Rubio and Ryan Leading GOP VP Picks

In 2008, the Mississippi ballot offered seven presidential candidates and their running mates. Along with the Republican and Democratic nominees, we had third-party candidates ranging from the Green Party to Reform Party, independents and Libertarian candidates. 

I am a firm believer that everyone has the right to run for whatever office they choose and to let the voters decide. But as far as this year's presidential election is concerned, it's like a quote I heard from an old movie: "Ideas and reality are a long way apart." What I mean is that the election will come down to the Democratic nominee and the Republican nominee. The only time in recent memory that a third-party candidate made a significant showing was 1992, with Ross Perot capturing 19 percent of the vote.

With the Democratic ticket being Obama and Biden, the question is: Who will the presumptive Republican nominee, former Massachusetts Gov. Mitt Romney, choose as his running mate? In my opinion, it could well be either Florida Sen. Marco Rubio or Wisconsin Rep. Paul Ryan. Aside from the fact that these two states have large electoral votes to put Romney closer to the magic number of 270 required to win the presidency, they both bring a great deal to the ticket.

Rubio, 41, has been a rising star in the Republican Party since his election to the U.S. Senate in 2010, following his tenure as speaker of the Florida House of Representatives. Watching Rubio on "Hannity" the other night, I could see that he handles himself well with the national press. Ryan, 42, has been a congressman since 1999 and is chairman of the House Committee on the Budget. He's also a rising star in the GOP ranks. It has been a long time since the GOP carried Wisconsin; putting Ryan on the ticket could tip that state into the Romney column. Both Rubio and Ryan bring a relatively young age along with experience in public service.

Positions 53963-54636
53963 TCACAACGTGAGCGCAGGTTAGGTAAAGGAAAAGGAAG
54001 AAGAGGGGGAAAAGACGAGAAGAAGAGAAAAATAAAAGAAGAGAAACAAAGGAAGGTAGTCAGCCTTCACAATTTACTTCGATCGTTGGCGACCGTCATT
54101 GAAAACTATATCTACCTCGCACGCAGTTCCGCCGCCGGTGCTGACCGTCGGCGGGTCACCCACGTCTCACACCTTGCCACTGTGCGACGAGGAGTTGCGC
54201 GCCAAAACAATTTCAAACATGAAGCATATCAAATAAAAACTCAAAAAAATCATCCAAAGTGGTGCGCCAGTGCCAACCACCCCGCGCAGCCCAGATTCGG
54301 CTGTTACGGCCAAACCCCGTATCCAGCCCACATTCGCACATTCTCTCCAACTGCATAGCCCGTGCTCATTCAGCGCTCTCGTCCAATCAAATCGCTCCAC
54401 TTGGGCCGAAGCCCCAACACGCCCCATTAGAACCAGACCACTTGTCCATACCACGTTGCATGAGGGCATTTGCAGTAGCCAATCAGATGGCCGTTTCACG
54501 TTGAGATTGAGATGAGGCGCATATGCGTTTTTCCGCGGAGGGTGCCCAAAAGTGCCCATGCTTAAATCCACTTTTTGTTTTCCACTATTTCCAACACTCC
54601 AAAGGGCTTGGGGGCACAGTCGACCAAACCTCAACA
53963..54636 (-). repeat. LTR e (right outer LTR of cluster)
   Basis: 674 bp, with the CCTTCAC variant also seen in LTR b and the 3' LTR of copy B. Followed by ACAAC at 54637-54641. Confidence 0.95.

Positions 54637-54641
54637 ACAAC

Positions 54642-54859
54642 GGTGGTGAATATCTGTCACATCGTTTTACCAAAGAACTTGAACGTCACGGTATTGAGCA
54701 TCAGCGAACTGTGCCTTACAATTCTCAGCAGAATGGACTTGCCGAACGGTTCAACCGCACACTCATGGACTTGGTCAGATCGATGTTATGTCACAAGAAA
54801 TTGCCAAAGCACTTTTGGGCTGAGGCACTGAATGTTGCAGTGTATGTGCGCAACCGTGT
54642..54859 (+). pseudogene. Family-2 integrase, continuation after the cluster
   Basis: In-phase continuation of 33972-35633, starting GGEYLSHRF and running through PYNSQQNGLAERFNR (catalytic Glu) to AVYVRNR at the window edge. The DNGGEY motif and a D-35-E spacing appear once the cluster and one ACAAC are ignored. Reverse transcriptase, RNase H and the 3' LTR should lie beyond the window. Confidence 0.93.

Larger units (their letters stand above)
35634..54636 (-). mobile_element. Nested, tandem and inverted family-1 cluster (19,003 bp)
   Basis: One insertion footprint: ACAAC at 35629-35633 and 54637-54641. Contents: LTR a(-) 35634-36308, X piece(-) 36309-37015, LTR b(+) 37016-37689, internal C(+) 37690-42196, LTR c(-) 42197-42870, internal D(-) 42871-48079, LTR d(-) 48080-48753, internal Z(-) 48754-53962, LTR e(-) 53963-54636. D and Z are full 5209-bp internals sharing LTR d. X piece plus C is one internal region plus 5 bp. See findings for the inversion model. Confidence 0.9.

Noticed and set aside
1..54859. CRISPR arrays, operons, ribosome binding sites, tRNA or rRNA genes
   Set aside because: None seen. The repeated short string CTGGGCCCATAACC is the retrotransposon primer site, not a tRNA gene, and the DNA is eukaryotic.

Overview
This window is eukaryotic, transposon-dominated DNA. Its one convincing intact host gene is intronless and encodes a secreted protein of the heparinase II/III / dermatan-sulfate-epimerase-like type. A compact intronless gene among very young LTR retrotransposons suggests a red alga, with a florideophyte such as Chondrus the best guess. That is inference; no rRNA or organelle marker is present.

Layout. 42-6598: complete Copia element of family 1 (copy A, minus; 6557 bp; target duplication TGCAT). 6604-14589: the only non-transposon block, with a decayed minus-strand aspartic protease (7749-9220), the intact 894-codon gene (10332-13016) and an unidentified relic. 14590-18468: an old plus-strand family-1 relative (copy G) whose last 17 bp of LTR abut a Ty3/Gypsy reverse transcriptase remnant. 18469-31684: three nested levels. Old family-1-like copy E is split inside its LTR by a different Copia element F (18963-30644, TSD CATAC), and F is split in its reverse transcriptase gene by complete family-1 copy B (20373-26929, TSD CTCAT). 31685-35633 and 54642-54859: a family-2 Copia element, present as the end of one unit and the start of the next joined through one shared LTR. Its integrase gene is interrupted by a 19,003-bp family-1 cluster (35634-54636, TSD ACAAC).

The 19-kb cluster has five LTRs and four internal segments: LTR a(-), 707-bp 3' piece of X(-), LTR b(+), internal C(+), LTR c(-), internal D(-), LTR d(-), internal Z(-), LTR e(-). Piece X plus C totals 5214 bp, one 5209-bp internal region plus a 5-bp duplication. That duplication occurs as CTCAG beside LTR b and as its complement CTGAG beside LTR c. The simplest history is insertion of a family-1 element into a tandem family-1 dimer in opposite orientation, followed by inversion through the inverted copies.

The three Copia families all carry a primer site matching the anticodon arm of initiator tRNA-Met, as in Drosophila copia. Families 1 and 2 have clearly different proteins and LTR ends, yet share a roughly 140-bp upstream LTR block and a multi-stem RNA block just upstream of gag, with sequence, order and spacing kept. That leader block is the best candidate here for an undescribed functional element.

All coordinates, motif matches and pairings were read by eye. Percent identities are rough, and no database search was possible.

Anything can happen in the next several weeks, and Romney could deliver a surprise. In 2000, George W. Bush chose Dick Cheney, who was leading Bush's vice-presidential selection process. In 1992, then-Arkansas Gov. Bill Clinton chose then-Tennessee Sen. Al Gore as his running mate, two men from adjoining southern states. In the last election, Sen. John McCain chose then-Alaska Gov. Sarah Palin, who was virtually unknown in the other 49 states.

One thing is sure: Republicans will thoroughly vet the candidates for vice president. No presidential candidate of any party wants an unexpected development—an "October surprise"—to come from their choice of a running mate. In other words, like the folks say out in the country, "They need to be as clean as a hound's tooth." At this juncture, both Rubio and Ryan fit that bill.

Ken Strachan is a former mayor of North Carrollton and serves as Carroll County coroner.


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